RS: One Stone is the follow up to Two Birds, both great albums; when did music and drag begin to crossover for you and how did people first react when you started doing both together?

TM: I’ve played guitar since I was 13. I always envisioned Trixie as a comedian, but I never considered weaving my songwriting in to my standup sets. When I started combining music AND comedy at 25, it was like an instant lightbulb moment. People would sit through my hour long comedy show and at the end of the night tell me their favorite part was the ballad I weaseled into the section about breakups. I am only good at making people laugh or cry.

RS: There has been a lot of commentary recently about whether or not some drag is more valid than others, do you think it reduces the community to infighting when differences should be something to be celebrated?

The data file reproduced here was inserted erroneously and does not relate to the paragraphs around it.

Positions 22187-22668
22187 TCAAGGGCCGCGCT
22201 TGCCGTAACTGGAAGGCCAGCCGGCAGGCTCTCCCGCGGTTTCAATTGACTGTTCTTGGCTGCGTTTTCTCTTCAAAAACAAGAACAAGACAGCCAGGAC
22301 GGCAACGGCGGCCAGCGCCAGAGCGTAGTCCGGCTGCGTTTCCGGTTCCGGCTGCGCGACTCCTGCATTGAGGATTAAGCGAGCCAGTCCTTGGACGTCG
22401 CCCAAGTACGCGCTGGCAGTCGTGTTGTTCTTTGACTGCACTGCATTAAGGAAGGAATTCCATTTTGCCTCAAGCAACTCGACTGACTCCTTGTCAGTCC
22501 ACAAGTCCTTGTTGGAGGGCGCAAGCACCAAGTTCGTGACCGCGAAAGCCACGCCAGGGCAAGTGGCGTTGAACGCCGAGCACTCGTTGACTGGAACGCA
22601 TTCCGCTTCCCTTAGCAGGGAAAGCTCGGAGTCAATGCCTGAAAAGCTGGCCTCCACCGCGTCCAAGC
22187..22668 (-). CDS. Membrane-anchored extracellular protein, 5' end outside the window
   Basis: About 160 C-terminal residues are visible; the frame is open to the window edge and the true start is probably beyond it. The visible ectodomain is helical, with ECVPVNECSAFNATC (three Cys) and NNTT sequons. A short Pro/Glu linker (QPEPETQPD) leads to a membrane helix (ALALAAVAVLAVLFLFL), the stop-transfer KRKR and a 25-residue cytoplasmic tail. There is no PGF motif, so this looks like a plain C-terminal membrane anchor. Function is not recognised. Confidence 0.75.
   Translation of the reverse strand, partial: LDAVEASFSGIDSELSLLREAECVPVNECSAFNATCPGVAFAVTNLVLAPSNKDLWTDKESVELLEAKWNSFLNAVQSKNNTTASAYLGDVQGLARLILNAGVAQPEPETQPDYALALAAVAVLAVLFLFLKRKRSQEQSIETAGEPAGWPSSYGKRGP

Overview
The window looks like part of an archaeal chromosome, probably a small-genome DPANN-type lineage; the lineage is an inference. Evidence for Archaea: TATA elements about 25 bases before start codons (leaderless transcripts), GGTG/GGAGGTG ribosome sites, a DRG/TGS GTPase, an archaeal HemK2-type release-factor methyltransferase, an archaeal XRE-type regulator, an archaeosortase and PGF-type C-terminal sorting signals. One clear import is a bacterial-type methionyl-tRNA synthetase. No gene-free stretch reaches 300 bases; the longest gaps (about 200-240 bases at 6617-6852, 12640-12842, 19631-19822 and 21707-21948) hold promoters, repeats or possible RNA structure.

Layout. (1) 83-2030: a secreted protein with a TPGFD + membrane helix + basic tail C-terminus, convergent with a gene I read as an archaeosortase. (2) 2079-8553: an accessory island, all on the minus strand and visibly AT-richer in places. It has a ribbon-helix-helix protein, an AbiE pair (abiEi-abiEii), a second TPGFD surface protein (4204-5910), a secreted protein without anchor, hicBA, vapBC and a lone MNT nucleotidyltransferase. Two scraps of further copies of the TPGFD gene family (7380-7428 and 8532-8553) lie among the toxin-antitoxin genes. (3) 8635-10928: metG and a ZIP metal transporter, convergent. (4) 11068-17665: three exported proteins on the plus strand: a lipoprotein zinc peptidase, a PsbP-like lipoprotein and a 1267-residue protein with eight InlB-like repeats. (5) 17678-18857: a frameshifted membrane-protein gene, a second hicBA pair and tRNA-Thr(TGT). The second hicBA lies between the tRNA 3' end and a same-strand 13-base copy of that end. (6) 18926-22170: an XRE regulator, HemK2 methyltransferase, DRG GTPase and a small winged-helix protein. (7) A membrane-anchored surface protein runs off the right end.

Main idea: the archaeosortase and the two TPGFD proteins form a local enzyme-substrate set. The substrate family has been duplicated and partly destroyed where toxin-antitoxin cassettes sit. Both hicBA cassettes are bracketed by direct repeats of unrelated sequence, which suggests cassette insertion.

TM: To quote The Hunger Games: Catching Fire, “remember who the real enemy is.”

RS: The music that you make and sing sets you apart from a lot of what people would expect from a drag queen, do you still get nervous when picking up your harp or guitar at your shows?

TM: I don’t get nervous! I love doing standup and it’s a great way to pull your audience in for a song moment. I’m more nervous I’ll trip in my cheap pumps and smash my $6k guitar.

RS: You’ve said before how drag makes you more happy to be you afterwards, is the separation from your stage persona a breath of fresh air after such intense shows/appearances?

TM: I love being Trixie! And I love not being Trixie. When I go out with my boyfriend on dates, I wear a baseball cap and glasses and try to really disconnect from work, comedy, etc. It’s important to me when I’m with him to make it about him and not Trixie.